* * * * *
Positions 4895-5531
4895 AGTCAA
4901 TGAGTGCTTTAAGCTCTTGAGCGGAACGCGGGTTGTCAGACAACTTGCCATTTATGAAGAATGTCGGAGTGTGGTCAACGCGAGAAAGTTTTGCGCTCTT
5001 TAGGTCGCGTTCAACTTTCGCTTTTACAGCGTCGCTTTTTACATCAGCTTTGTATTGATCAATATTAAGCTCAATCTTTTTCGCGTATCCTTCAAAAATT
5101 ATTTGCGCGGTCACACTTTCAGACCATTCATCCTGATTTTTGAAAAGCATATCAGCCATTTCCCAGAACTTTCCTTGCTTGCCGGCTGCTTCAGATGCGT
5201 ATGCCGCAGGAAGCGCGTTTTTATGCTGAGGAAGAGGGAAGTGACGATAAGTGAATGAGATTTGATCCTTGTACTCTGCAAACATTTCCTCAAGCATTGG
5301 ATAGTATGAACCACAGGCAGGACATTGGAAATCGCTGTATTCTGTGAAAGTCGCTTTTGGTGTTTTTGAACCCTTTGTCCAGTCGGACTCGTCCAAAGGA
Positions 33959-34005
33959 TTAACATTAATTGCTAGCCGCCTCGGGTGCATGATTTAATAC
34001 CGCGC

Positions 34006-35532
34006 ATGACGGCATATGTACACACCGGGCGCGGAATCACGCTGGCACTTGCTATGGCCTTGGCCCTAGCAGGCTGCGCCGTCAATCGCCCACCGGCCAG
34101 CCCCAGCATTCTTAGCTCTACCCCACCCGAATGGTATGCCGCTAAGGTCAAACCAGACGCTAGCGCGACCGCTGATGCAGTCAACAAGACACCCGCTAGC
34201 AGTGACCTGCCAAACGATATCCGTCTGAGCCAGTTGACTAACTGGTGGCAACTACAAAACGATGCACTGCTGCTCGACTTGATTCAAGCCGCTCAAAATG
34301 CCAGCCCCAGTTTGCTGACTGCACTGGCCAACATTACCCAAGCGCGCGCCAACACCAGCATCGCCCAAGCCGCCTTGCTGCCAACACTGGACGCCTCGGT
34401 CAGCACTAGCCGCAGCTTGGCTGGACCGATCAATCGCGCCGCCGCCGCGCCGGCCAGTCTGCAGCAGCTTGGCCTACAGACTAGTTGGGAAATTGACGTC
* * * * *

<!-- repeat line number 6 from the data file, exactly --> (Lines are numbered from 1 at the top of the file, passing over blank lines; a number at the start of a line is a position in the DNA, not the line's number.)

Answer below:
5201 ATGCCGCAGGAAGCGCGTTTTTATGCTGAGGAAGAGGGAAGTGACGATAAGTGAATGAGATTTGATCCTTGTACTCTGCAAACATTTCCTCAAGCATTGG